Fall 2023 Energy Market Update


What's happening in the energy markets — and what does it mean for consumers?

Paul Leanza, director of gas supply, and Joe Haugen, senior director of power supply, recently shared an update on what's affecting the markets. Here, we offer highlights from their update — including why it’s important to take a long-term approach to your energy strategy.

Long-term market volatility factors

When it comes to volatility, 2022 was a record year, with 46 trading days featuring a price change greater than 7% day over day. So far in 2023, we’ve seen that extreme price shift on 21 days.

As for what's causing this volatility, several fundamental factors are at play. Let’s take a look:

Production and storage

One of the most significant long-term factors impacting the market is natural gas storage — or lack thereof. In the U.S., we’ve experienced a massive uptick in natural gas production – nearly 40 percent in the last 6 years. In late 2022, production reached 100 billion cubic feet (Bcf) a day, a level we’ve held steadily at for nearly a year. (For comparison, production was at about 70 Bcf as recently as 2017.)

Meanwhile, our storage capacity hasn't increased, leading to an increase in volatility as daily, monthly, and seasonal balancing options have become limited. Storage is the one natural gas asset that smooths out the daily, monthly, and seasonal price swings. Without adequate storage, volatility will continue.

Natural gas exports

In recent years, U.S. exports of natural gas — notably liquefied natural gas (LNG) — have grown substantially. Since 2016, exports of LNG have increased from 0 BCF a day to more than 14 BCF per day. Currently, about 20 percent of the natural gas produced in the U.S. is exported to the LNG market and Mexico. We’re no longer only concerned with regional weather here in the U.S.; now, we must worry about what’s happening across the globe, notably in Europe and Asia. Demand for LNG — and domestic producers' response — is a primary driver of price.

LNG buildouts over the next 3 years may suggest that by 2026 or 2027, demand will outpace supply. But this transitional period will add volatility to mid-term prices. Additionally, the current pipeline and LNG buildouts in Texas and Louisiana suggest that Henry Hub prices could become more linked to global LNG prices — and less linked to the Appalachian area — which will add more volatility to the market.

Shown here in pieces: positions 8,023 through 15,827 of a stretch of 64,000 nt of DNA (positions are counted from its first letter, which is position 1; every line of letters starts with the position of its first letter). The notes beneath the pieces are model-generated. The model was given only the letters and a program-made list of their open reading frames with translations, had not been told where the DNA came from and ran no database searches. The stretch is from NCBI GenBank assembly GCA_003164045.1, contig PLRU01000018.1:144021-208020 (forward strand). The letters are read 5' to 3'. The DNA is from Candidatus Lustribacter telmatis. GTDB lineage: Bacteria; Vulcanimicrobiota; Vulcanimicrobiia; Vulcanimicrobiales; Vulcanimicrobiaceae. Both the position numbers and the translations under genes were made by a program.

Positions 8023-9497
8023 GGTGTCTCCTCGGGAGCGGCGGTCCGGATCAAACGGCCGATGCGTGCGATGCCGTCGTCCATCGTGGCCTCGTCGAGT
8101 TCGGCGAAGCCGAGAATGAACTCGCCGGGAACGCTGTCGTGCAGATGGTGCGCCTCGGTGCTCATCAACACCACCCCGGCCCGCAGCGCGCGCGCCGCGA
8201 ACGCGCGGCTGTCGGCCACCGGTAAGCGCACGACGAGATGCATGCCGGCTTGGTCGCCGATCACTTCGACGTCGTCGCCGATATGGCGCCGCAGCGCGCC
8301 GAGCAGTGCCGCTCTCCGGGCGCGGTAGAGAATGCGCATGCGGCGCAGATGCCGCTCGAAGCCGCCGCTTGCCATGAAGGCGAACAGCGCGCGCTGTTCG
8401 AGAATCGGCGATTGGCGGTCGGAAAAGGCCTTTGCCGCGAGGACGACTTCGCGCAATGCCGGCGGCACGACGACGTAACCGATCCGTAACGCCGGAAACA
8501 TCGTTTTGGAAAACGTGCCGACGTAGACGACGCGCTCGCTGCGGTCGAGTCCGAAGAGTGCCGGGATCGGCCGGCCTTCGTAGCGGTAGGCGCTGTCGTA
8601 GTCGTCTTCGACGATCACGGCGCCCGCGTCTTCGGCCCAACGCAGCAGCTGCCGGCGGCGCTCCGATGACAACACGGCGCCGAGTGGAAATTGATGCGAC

Natural gas and power generation

As coal retirements continue — there’s been a 50% decrease in capacity in the last 15 years — the power industry is increasingly reliant on gas generation, leading to competition among power generation and heating, industrial usage, and LNG exports. Ultimately, natural gas producers will sell to the highest bidder — power generation. We’re expecting to see power generation gas demands creep up in the winter months as well, leading to even greater volatility in the market.

Ultimately, the price elasticity within the power stack is now limited, and gas cannot rely on coal to bail it out of high prices.

Producer flexibility

Over the last several years, many smaller, independent natural gas producers have gone bankrupt, leading to a shift in the industry as larger, publicly traded companies have become more important players. These larger producers are much slower to react to market conditions and shifts in the supply-demand balance.

Upcoming changes impacting energy prices

Current net supply balances suggest that supply is outpacing demand, but production, weather and LNG exports will have a big impact on pricing outcomes this autumn.

Looking at the natural gas forward curve, we can consider the fair price for natural gas to be between $3.80 and $4.50. The historic price of $2.25 to $3.25 (from 2017 to 2021) now feels low.

So, where can prices go? Given current volatility, the Energy Information Administration (EIA) and other analysts suggest that $9 for natural gas is not out of the question for February 2024. For the balance of 2023 and 2024, the EIA suggests prices will be 5 cents below the current market.

As for the electricity market, the price of gas will continue to heavily influence the price of power, while demand will increase significantly alongside electrification efforts. This is likely to result in higher prices.

Understanding price risks

As we head into the final quarter of 2023, we can expect greater volatility in both the electricity and natural gas markets, due to a variety of long-term factors. It’s important to note that as volatility has shifted to longer-term cycles, hedging terms should also be extended.

For more from our energy supply experts, view our Energy Market Commentary.

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